How To Be Emancipated From Your Sibling

One sister shares her story.

“OH MY GOD, you stole the last bit of my [insert favourite chocolate bar here], I’m never talking to you again!” has most likely been screamed up every set of stairs at least once in the lifetime of sibling-hood.


The person who embodies your guardian angel and the devil incarnate in one human being. The person you want to hug and laugh with being the same person you fine-tuned those MMA moves on thirty seconds earlier. The person only you can insult, and anyone else who dares to will *probably* also get a taste of those MMA moves.

There is no shadow of a doubt that one of the pettiest, funniest and strongest relationships comes from being a sibling. And it is safe to say that this bond is even more intense with twins. My twin and I were born 57 minutes apart, her being the older, louder and far bossier one since the day she brazenly shoved her way in front of me at birth.

Despite our similar appearance, growing up we assumed polar opposite character traits that, in retrospect, complimented each other like just like the perfect aged wine and cheese. I was academically studious and always ducked behind the pages of an open book, whilst she preferred centre stage, performing with the likes of Tim Vine and Nicola Roberts. I had only a handful of close friends and she, a social connector that lit the room up as soon as she entered. I would prefer to carefully craft a diary of feelings whilst she was confrontational (more often than not without thinking). She was popular, I wasn’t. She was loud, I was quiet by comparison.

This lasted until about two years ago when the dynamics between two nineteen-year-olds attempting to find their identities in a sea of hormones, careers, social media, and life adventures began to shift drastically. What I didn’t realise at the time is that the rivalry I faced against my twin would become bad enough for me to type “How to be emancipated from your sibling” into Google, whilst leaking uncontrollable tears with a non-existent state of mental health. 

Having my twin be the frontman of our duo set difficult expectations that I felt I had to live up to. Naturally, the circle of friends we shared would always be curious about the both of us and cue the gentle, jealousy-filled rage rumbling inside of me. The issue I faced, along with many others with twins or siblings, is the unhealthy fixation that a sibling is the genetic potential of what I could be. So I compared everything; what we ate, what we liked, how we exercised, what we achieved, how many friends we had.

Huda Beauty

Despite all the environmental factors (including her living in Australia and me in the UK), I felt basic disregard towards my own personal achievements except when they were better than hers. Her misery became my guilty pleasure and my own mental health fed and sucked life from her failures rather than being the number one cheerleader that I used to be. This was unsurprisingly exacerbated by lockdown. Her freedom and routine, along with her posts on Instagram and Snapchat, would leave me heaving sobs into my pillow. I had given up on myself and instead, turned to morph into something else but, more importantly, a figure I, and seemingly everyone around me, had idolised my entire life.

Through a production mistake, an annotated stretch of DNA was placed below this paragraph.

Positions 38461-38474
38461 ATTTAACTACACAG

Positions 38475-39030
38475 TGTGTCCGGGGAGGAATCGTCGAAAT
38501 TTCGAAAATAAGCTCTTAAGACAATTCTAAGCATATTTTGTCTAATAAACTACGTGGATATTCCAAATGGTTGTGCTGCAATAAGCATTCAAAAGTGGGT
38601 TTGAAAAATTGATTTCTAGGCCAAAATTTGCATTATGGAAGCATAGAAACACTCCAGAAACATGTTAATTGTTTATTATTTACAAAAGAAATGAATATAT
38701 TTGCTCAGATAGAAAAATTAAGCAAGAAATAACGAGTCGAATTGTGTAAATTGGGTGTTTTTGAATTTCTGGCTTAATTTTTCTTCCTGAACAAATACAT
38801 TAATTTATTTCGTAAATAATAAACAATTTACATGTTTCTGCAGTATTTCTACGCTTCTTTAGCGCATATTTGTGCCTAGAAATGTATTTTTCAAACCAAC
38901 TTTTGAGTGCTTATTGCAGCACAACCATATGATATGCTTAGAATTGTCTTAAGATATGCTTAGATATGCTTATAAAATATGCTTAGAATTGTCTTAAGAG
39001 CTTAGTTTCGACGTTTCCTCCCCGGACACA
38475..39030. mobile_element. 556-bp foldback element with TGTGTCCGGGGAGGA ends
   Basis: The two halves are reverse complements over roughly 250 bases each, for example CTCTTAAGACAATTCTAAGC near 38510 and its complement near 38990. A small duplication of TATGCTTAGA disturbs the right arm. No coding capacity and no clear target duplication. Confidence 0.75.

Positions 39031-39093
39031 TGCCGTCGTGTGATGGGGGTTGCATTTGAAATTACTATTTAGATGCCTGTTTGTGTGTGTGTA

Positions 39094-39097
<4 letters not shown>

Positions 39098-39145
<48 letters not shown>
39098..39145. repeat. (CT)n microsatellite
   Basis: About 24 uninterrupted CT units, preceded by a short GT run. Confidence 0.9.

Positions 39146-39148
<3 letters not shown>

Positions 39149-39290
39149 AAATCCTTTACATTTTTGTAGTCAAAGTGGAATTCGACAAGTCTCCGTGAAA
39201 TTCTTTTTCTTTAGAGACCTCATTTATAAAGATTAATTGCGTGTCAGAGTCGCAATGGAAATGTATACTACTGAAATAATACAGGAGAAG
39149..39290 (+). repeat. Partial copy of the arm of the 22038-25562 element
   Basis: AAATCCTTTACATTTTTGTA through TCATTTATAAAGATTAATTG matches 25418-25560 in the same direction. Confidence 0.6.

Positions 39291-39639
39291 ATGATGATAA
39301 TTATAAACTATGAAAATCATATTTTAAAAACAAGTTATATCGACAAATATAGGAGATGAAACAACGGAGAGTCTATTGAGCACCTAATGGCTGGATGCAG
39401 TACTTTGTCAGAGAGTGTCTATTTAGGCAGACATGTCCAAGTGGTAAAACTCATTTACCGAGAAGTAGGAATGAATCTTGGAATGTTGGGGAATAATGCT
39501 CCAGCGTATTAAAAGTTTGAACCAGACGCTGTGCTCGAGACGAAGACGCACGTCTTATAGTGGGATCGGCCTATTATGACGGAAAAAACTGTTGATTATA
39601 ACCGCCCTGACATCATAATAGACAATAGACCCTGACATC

You might be the ‘beauty’ but your sister might have ‘the brains’… It wrote my destiny and I was miserable because of it.

The phrase ‘sibling rivalry’ is used innocently, if not bemusedly, to describe a light sniping between siblings and encompasses a competitive nature. At times this rivalry is healthy and useful to spark a desire to achieve more. However, this can manifest itself in unhealthy ways too, often not narrated as a problem by society. It wasn’t until I had spoken about the depths of my misery and comparison with my twin to others, family and friends alike, that I realised the commonality of this unhealthy competition between siblings.

Encouraging each sibling to have a passion, or a level of self esteem so as to bring out their identity, sometimes also leads to labelling them. You might be the “beauty” but your sister might have “the brains”. You could be the “athlete” and your brother could be the “science geek”. In my case, my twin had been the “loud”, “creative” one and I had been the “reserved”, “academic”.

It constrained me, truth be told. It wrote my destiny and I was miserable because of it. I didn’t dare dream of overlapping her labels and defending my own with primal ferocity.

But here’s the laughably predictable plot twist. My twin and I are far more alike than we used to be. We are both creative, we both lead active lives and we are both very chatty.

The fear of breaking out from the mould you were assigned with as a child, and growing as an individual is daunting. The fear of releasing yourself from the expectations an older sibling set that drove you to want to be better is very real. The fluctuations in sibling relationships, as with any relationships, change throughout the course of life for better or even for the absolute worst. It’s important to see these shifts for what they are; blossoming personalities, starting new careers or establishing new milestones to name a few.

I realise now that the resentment I held towards my twin was my own fear of breaking my mould and growing in my goals and desires for my life. But this is exciting and should be embraced, normalised and celebrated. Through understanding all of this, we are fortunately much closer now, and whilst I still might not be popular (no surprise there), I will, no doubt, support my twin’s endeavours to start studying at university in September. 

Photo Credit: Vogue

We spoke to women who learned to love their bodies during the pandemic.

Tags: family, mentalhealth, rivalry, sibling, sister, twins

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